We enjoyed this bottle of wine before, during, and after a meal of carry out curry dishes from Indian Delight in Catonsville. The wine is fine…drinks easy enough.. but it’s not great. It comes at a lower price tag than others we’ve reviewed, but also lacks any intriguing flavors in our opinion. Next to other cheap wines it’s not bad but we wouldn’t purchase this one again. If it came down to this and a bottle of Vendage or Boordy, I’d go with Washington Hills, but if you have full run of the wine shop, keep looking!

According to other reviewers, it seems that the Washington Hills Cabernet Merlot blend is a great choice. Perhaps we should give that one a try before writing them off, because at 7.99 a bottle, cheapos are happy.
Others Say:

Tasting notes: “Notes of black cherry and hints of smoke fill the nose of this deep red wine. Sweet black cherry flavors continue on the palate finishing with smooth silky tannins.”

Smoking Loon Sauvignon Blanc 2005

Wine: Smoking Loon

Type: Sauvignon Blanc

Origin: California, USA

Year: 2005

Cost: $10.99 (In at 7-11 in Ocean City, MD.. so I’m sure you can find it cheaper!)

Alcohol: 13.5%

Purchased: 7-11 Ocean City (we believe it is widely available however)

Rating: 7/10

Value: 6/10

Our opinion:

We opened this bottle when making a delicious seafood pasta with scallops and shrimp in a white wine and garlic cream sauce during a weekend in Ocean City. As mentioned above, it was picked up from a 7-11 down the street, no doubt marked up at least 1-2 dollars higher than you can probably find it elsewhere. We are going to classify this as a 5-10 dollar wine for that reason.

The wine seemed to go very well both in and with the pasta we made. It was a bit citrusy and tangy but almost bordered on sweet for a sauvignon blanc. The Smoking Loon is a California wine made in the New Zealand Suavignon Blanc tradition. It was definitely drinkable but not terribly exciting, though we would have fought for the last glass of it. The taste was pleasant but seemed to drop off quickly. It does seem difficult to find many cheaply-priced and good white wines if you’re not a big fan of the sweeter ones, so we will rate this at at 7. The value is a bit lower as the price we paid wasn’t the best. I’m sure if you can find it for $6 it would be a great buy. We may try to find this one again somewhere and give it a second look.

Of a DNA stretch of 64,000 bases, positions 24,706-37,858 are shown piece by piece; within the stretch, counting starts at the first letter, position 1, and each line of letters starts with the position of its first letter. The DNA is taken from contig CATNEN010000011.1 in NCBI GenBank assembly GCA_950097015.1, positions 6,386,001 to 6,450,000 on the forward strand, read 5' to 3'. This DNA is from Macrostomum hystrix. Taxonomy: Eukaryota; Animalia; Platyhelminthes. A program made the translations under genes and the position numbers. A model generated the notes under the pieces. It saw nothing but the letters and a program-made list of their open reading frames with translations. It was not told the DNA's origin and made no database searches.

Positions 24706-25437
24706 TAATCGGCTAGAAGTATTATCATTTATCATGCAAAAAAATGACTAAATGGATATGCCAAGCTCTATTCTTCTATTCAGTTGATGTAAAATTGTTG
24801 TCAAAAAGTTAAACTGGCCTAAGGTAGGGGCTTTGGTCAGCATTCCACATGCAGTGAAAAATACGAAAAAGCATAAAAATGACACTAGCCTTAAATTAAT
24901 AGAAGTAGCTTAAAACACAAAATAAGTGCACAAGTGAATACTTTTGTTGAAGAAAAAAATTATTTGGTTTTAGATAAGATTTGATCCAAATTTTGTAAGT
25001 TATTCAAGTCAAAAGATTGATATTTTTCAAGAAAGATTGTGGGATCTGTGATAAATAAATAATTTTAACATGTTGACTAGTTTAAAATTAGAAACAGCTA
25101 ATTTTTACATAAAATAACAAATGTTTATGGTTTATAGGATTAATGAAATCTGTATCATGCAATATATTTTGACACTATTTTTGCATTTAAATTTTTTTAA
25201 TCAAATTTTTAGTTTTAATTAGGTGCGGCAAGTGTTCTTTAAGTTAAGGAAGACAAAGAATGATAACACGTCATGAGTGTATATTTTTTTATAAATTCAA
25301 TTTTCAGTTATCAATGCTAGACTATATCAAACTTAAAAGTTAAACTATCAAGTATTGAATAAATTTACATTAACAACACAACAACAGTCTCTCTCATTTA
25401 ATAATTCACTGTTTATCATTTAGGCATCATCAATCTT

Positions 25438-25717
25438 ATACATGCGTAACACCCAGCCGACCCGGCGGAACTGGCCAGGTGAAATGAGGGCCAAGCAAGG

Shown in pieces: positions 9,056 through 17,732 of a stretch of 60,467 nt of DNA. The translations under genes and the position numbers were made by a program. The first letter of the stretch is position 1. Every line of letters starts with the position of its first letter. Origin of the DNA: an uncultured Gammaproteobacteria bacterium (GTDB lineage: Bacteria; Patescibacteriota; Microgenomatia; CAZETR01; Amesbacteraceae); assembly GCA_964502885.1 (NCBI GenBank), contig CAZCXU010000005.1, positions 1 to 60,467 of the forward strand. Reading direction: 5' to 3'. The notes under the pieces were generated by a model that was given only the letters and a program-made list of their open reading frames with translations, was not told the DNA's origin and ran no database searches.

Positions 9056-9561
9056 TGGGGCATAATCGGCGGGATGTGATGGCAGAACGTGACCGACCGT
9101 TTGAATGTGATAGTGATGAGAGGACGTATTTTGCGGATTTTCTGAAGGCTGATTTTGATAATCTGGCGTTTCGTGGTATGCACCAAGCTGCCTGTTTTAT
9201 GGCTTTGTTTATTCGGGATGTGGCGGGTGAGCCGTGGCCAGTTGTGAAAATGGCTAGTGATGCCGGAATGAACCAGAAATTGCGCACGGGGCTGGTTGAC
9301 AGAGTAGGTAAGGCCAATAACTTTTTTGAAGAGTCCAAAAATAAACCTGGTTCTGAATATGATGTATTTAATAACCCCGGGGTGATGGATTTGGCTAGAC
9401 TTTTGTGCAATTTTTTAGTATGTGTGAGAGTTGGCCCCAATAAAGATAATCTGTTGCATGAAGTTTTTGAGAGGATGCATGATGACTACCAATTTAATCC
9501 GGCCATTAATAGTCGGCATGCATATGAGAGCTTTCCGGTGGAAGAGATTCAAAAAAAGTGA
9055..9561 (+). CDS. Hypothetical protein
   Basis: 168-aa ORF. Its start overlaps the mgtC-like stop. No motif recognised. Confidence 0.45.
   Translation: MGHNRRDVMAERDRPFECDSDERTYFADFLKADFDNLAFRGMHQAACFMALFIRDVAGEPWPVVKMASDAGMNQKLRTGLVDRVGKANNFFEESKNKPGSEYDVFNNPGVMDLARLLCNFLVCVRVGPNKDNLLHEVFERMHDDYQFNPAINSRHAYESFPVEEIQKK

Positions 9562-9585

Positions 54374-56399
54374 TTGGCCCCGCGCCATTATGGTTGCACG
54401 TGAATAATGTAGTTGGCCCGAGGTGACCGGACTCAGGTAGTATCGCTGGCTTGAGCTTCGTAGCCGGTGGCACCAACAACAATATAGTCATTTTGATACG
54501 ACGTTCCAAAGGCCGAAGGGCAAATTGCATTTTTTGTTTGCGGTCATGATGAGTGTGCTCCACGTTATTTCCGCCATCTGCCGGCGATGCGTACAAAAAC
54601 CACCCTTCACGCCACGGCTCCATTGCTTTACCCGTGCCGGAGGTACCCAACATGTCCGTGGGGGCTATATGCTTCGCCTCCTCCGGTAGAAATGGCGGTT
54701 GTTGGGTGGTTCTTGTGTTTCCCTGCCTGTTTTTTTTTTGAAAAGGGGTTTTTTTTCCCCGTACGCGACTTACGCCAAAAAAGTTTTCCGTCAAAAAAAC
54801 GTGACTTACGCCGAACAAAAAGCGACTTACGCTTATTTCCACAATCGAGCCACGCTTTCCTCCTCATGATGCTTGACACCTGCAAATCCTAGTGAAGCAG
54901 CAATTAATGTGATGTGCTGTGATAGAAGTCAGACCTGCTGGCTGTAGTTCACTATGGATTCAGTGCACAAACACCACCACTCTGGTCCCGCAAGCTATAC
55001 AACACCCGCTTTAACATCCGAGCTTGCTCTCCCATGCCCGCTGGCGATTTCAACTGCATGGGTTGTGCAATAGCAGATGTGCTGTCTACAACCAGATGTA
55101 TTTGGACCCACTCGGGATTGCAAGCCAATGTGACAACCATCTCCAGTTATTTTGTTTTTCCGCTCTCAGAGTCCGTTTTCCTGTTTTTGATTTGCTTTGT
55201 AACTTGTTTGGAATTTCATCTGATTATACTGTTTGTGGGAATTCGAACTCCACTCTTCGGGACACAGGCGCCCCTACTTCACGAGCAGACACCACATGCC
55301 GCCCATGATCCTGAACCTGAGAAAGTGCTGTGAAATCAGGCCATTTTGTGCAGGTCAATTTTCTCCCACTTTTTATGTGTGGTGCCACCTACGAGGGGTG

Wine maker notes: “This bleached blonde beauty is reminiscent of fresh green apples, pineapple and has hints of hibiscus blossoms. The concentration of zesty lemon and gooseberry fills your mouth leaving notes of thyme and melon behind. The bright acid in this wine gives you a zing while the fruit keeps your mouth watering for more.”

Others Say:

Budget Vino: “The first sip of this wine was pretty harsh compared to the Geyser Peak. It just didn’t have the same richness in flavor and was a bit tart and tangy. But, it got a lot better on the second, third, forth and fifth sips. It went down easily with salad, fish and cous cous.

Wine Waves: “Color: Pale straw “bleached blonde”. Aromas: Nectarine, green apple, hints of passionfruit and spearmint. Juicy, tart and light on the tongue, the lemon, gooseberry and mineral flavors are vibrant and harmonious. The finish is refreshing and damn near dry.

2007 River Road Sauvignon Blanc Russian River Valley

Wine: River Road

Type: Sauvignon Blanc

Origin: USA (Calfornia)

Year: 2007

Cost: $12.99

Alcohol: 13.2%

Rating: 7/10

Value: 6/10

Our opinion:

We tried this wine at Corridor when we went shopping, along with a group of other Sauvignon Blancs and Pinot Grigios. This one was a lot sweeter than we usually enjoy, and we weren’t intending on purchasing it but I kept lingering on it. There’s something a little more elegant and classy about this wine, despite it’s sweetness. For those who usually enjoy a drier white wine, this is an interesting departure. Lots of fruit and citrus, somewhat big for a white wine, not thin at all, and sweet but without that cheap sugary aftertaste. Worth a try, if you’re in the mood for it. Recommended, for the right occasion.
Others Say:

We couldn’t find this one online either, but here is what the bottle says:

“Our Sauvignon Blanc, from vineyards in the cool Russian River Valley, shows aromas of ruby grapefruit and kiwi, with bright citrus flavors”